Source: UNICEF Australia 
The situation is worsening in the two southern regions of Somalia affected by famine, as an insurgent group is preventing those who are trying to seek refuge in neighboring countries from escaping the area.

An article in The New York Times today reports that the Shabab Islamist insurgent group has set up a camp and is imprisoning people who are trying to flee the Shabab-controlled areas of Somalia—the only regions in which the United Nations declared famine nearly two weeks ago.

The Shabab is accused of stealing water during the worst drought in 60 years and diverting it to commercial farms, and the group has also long blocked Western aid organizations from working in their strongholds. The Shabab also called the famine declaration "an exaggeration," and insisted that the Somalis in the camp are coming to it willfully because it creates a "sense of serenity and security."
Meanwhile, tens of thousands are already dead and a half million children are on the brink of starvation. More are suffering from diseases like measles and cholera. A doctor treating the sick and malnourished said what he's seeing is worse than the famine of 1992.
In addition, the United Nation's humanitarian chief said yesterday that without a "massive increase in response" to the crisis in Somalia, "the famine will spread to five or six more regions." They've also increased the amount needed to aid the 12.4 million people in crisis to $2.5 billion. You can see the breakdown of the funding status here.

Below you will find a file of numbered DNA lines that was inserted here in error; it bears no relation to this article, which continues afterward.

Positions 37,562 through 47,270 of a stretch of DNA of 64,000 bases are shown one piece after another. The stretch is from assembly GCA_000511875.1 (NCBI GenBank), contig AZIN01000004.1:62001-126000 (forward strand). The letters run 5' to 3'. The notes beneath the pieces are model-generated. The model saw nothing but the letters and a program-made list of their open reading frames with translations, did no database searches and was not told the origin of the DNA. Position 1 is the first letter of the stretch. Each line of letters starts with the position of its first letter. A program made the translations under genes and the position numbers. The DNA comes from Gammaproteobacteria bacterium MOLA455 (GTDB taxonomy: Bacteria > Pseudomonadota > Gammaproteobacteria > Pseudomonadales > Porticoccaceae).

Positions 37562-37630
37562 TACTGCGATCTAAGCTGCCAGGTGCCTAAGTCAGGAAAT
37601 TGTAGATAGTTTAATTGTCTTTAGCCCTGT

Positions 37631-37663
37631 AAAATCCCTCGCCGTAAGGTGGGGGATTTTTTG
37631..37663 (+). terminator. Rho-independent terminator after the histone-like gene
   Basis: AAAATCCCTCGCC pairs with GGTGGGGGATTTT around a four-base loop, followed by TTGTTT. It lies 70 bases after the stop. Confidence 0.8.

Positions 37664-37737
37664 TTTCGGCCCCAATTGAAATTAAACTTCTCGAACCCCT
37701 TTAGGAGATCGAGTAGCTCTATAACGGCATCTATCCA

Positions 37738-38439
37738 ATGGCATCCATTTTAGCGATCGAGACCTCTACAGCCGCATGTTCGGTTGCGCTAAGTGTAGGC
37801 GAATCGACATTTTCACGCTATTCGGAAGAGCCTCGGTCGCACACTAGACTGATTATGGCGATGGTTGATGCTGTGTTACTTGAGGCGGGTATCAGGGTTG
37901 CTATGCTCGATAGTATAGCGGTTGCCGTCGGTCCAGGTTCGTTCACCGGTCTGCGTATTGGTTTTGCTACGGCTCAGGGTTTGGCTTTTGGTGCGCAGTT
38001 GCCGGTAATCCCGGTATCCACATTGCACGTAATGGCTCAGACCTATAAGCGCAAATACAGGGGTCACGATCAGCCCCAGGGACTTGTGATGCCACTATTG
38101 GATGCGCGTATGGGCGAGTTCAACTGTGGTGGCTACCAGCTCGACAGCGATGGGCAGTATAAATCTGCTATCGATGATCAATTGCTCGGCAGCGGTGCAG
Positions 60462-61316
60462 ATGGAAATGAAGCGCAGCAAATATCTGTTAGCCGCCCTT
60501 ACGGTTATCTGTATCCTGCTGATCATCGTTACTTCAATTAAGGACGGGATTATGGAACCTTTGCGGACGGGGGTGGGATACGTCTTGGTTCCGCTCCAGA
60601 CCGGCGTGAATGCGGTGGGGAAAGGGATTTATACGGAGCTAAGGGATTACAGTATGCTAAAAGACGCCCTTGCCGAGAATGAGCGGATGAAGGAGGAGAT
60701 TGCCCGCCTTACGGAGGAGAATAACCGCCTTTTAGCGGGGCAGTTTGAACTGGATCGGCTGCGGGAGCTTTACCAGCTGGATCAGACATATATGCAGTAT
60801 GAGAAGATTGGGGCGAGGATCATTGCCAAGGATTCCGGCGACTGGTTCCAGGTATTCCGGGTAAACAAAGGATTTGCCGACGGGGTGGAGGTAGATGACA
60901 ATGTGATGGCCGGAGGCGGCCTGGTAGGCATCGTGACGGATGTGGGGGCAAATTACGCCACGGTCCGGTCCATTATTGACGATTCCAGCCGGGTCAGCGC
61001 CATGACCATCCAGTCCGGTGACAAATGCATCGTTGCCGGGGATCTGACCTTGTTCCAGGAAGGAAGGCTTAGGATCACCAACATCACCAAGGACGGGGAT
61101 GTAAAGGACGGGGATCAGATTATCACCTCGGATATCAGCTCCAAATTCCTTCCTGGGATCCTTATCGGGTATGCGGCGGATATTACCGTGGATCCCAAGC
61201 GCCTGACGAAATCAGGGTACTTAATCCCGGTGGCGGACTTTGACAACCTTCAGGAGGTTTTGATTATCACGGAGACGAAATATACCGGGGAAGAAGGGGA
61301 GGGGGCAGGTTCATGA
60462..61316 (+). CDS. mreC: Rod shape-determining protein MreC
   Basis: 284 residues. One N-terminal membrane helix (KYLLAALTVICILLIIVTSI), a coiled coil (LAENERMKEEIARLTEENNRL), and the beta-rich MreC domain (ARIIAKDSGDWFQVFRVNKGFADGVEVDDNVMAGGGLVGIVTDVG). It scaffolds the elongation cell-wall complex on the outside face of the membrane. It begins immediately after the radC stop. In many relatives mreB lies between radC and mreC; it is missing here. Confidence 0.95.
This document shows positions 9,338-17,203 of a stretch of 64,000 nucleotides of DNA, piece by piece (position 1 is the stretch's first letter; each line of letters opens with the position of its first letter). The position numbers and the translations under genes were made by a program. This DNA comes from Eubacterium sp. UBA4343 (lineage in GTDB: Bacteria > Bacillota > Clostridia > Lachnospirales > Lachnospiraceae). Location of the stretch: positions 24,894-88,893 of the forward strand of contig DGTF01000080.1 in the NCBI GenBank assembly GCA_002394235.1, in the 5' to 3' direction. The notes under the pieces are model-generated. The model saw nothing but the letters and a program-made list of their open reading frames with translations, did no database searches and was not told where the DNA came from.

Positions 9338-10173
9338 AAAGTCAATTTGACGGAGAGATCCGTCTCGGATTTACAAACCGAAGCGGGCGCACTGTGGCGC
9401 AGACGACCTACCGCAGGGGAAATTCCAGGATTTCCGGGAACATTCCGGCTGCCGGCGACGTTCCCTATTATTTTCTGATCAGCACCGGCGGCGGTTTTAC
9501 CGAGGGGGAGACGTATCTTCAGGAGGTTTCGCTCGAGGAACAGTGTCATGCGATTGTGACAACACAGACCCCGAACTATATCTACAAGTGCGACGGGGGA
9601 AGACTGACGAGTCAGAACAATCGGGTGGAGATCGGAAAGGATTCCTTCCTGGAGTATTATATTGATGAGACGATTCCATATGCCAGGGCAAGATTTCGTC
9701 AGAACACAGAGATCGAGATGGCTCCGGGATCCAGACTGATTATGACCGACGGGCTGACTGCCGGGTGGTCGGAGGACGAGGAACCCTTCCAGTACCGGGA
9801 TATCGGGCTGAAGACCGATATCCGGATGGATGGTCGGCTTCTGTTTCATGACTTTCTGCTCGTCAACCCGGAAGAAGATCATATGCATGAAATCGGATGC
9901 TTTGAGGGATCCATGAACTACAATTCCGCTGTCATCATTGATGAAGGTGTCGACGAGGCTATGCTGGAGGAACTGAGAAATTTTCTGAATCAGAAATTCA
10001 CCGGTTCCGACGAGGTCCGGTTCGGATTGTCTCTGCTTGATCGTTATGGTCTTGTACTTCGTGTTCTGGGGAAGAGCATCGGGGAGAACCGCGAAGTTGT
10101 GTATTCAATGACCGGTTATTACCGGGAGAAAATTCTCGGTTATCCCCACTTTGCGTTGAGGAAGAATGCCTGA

It's discouraging and horrifying news. But the Times article also points out that the U.N. has begun airlifting in emergency food, and that some members of the insurgent group have indicated they would allow aid to come in to their areas.
All hope is not lost for Somalia. While Heifer doesn't work there, we urge you to take the time to consider what you can do to help. Keep up with what's happening there, or donate to organizations who are on the ground providing aid.

Author

Annie Bergman

Bergman is a Global Communications Manager for Heifer and helps plan, assign and develop content for the nonprofit’s website, magazine and blog. Bergman has interviewed survivors of the Khmer Rouge in Cambodia, beekeepers in Honduras, women’s groups in India and war widows in Kosovo in her six years at Heifer. Bergman received her bachelor’s degree in English Language and Literature from the University of Tulsa in Oklahoma and a master’s degree in Australian Aboriginal Studies from the University of Melbourne in Australia. Her hobbies include hiking, golfing, cooking, reading and walking her dogs.